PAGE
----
A Female Physician and A Calling

October 27, 2017

A Female Physician and A Calling | Zazzy Bandz

My fourth story is about a young physician.  Below are her words, used with permission, when applying to our Internal Medicine Residency.  For any physician reading this, if you would like your story shared (known or anonymously) please message me.  I have stories of physicians when they were applying to medical school and to IM residency.  I will gladly share stories from any field of medicine/surgery!  I feel very strongly that medicine is taking a beating from a PR standpoint and yet the physicians I know and train continue to eptiomize the #heartofaphysician.

Young people are giving up their 20's to study 50-70 additional hours a week  to consume, digest and understand the scope of information presented to them during their classes.   They continue long hours of training by working alongside physicians who encourage, critique, and set high expectations of learning and performance.   They leave the office/hospital to go home and read about the things they saw that day.  I work with some of the most motivated people in the world!  They have a heart to serve others, they care about people, they envision excelling in their field.  4 years of college, 4 years of med school, 3-7 years of residency training--  #trainingofaphysician  just to be ready to take care of us.

I hope you enjoy reading this physician's personal statement when applying for residency. 

"In April in the early 2000’s, one month before my medical school graduation and two weeks before my 27th birthday, my life changed forever.  It was early one rainy weekend morning, driving home from overnight call when I lost control of my car.  Strapped inside, my car spun around countless times then hydroplaned into a canal along the Florida Turnpike.  Suddenly, murky cold water rapidly started filling up the car.  For a few seconds I was in shock, but fortunately I did not lose consciousness.  I noticed my driver’s side window had dropped into the door panel during impact, so I was able to get out once I released my seat-belt.  I doggy-paddled across the alligator infested canal water and pulled myself up onto the bank.  As I turned around, I saw my car become completely submerged under water.   Those few minutes at that mile marker will stay with me the rest of my life.  Since then, I am asked by everyone, “How did (I) get out of the car?”  The question I find more intriguing is WHY was I able to get out of the car?  My answer is simple.  I was not meant to die that day.  I believe I survived that day because I have a greater purpose to fulfill.  What greater purpose is there than helping my fellow man through the practice of medicine?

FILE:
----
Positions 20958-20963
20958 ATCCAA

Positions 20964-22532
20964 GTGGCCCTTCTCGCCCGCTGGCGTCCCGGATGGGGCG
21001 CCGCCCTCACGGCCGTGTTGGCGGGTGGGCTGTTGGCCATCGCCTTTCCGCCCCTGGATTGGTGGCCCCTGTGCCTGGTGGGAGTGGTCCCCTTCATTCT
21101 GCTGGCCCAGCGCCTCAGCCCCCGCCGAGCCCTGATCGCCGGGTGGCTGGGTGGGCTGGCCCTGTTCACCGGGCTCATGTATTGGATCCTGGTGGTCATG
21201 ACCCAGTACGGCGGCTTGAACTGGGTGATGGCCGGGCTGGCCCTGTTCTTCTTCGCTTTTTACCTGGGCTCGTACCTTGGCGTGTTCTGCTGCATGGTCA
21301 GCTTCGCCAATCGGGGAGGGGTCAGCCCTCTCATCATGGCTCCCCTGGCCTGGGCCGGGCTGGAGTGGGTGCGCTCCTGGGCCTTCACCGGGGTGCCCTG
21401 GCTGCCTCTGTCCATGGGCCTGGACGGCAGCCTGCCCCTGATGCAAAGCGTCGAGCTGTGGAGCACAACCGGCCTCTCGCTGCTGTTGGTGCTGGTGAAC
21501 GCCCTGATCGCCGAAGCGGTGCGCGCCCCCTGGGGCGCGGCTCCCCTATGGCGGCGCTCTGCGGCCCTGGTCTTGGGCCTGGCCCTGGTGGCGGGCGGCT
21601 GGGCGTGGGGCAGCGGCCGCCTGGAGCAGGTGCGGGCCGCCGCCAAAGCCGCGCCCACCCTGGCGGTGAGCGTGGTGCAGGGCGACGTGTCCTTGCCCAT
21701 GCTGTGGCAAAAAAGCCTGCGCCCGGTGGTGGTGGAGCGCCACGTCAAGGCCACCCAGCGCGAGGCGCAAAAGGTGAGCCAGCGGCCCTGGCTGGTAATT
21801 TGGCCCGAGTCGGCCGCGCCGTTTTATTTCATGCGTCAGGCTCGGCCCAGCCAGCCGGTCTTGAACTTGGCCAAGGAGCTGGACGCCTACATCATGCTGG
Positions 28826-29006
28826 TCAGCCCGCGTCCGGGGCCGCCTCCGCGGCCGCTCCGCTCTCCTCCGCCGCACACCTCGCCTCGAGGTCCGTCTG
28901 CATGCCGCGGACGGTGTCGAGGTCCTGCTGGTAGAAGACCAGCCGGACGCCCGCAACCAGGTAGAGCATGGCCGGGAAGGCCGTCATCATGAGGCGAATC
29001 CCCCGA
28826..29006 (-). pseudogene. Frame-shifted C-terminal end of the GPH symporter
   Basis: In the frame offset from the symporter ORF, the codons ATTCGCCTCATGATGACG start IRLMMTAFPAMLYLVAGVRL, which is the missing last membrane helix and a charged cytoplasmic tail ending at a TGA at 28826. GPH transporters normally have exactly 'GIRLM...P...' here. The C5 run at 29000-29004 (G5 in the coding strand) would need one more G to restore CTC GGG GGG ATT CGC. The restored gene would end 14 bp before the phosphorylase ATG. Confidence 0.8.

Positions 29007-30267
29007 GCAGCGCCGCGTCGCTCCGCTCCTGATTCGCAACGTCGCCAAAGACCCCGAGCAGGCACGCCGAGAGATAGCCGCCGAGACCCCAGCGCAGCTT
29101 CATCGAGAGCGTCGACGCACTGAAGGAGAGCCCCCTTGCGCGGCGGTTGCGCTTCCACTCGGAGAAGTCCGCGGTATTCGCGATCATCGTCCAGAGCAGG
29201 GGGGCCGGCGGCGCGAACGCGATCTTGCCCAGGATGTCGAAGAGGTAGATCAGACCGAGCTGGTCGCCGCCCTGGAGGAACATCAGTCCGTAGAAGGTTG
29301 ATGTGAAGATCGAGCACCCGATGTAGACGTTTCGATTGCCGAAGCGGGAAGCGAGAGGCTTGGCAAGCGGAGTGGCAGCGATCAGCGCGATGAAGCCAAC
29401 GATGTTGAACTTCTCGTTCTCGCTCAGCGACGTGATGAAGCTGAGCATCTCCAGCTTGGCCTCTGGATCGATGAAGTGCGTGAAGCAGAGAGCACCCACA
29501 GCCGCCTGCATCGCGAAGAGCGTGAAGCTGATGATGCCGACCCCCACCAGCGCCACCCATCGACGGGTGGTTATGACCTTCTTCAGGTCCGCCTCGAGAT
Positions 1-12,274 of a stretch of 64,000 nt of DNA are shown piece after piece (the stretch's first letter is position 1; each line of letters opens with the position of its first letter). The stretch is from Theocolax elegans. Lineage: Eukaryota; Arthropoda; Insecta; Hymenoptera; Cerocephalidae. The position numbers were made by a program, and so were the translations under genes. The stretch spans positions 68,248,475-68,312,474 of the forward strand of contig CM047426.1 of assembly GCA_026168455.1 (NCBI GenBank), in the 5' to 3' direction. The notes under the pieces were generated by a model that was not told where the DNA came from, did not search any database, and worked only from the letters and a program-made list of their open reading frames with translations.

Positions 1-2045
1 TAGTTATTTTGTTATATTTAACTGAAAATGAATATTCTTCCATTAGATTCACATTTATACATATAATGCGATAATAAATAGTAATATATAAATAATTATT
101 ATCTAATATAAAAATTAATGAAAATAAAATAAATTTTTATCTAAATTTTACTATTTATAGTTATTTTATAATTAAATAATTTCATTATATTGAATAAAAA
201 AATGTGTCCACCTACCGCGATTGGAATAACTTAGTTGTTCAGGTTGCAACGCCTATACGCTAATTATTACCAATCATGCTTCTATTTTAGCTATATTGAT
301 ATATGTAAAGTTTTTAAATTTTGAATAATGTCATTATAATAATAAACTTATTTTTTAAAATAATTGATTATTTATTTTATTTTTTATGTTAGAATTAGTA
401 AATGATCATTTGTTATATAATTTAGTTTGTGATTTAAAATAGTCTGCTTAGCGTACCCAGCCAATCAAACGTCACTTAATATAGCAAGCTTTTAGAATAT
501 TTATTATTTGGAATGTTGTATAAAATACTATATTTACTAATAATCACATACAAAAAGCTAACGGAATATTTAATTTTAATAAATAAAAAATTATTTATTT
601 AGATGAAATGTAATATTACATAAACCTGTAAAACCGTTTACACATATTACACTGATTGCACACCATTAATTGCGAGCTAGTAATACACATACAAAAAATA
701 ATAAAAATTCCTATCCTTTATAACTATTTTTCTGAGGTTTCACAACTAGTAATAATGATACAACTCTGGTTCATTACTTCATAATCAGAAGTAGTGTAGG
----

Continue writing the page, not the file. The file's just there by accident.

To be a good internist, one must be able to adapt.  The ability to remain flexible is a mainstay in my life.  I was a non-traditional medical school applicant.  I envisioned a business degree would provide me the foundation needed in the future managing my own practice.  After my sophomore year in undergraduate school, I knew medicine was the career for me, as I wanted to care for people who are ill and hurting as a physician.

In my opinion, internal medicine is the most cerebral of all medical specialties.  Medical patients intrigue me from the initial history and physical exam, to the investigation of their workup, and finally, the instant gratification of successful treatment.  I appreciate the comprehensive scope of medical knowledge an internist must master.  She must be able to function not only as a good listener but also as a cardiologist, pulmonologist, gastroenterologist, endocrinologist, pharmacologist, investigator and patient educator.  She must have a command of both the normal state of health and understand how this physiology can go awry.  Internists are able to treat patients with both acute and chronic medical conditions, patients both stable and critical, from young adults to the elderly, with no one patient alike.  As a primary care physician, she must be familiar with the capabilities and limitations of her field and know when to consult other physicians.  She must have a heart for people.

I am invigorated rather than intimidated by the commitment to lifelong learning required of this specialty. In no other specialty have I found trust between the patient and doctor to be as central as in Internal Medicine. I enjoy asking questions, compiling a list of differential diagnoses and having the benefit of being the first one to make a diagnosis.  After seeing firsthand the importance of teamwork and communication, I want a residency training program with a commitment to patient care, ethical standards and expected work ethic that I also embrace.  As someone who has stared death right in the eye, I am committed more than ever to providing the best medical care."


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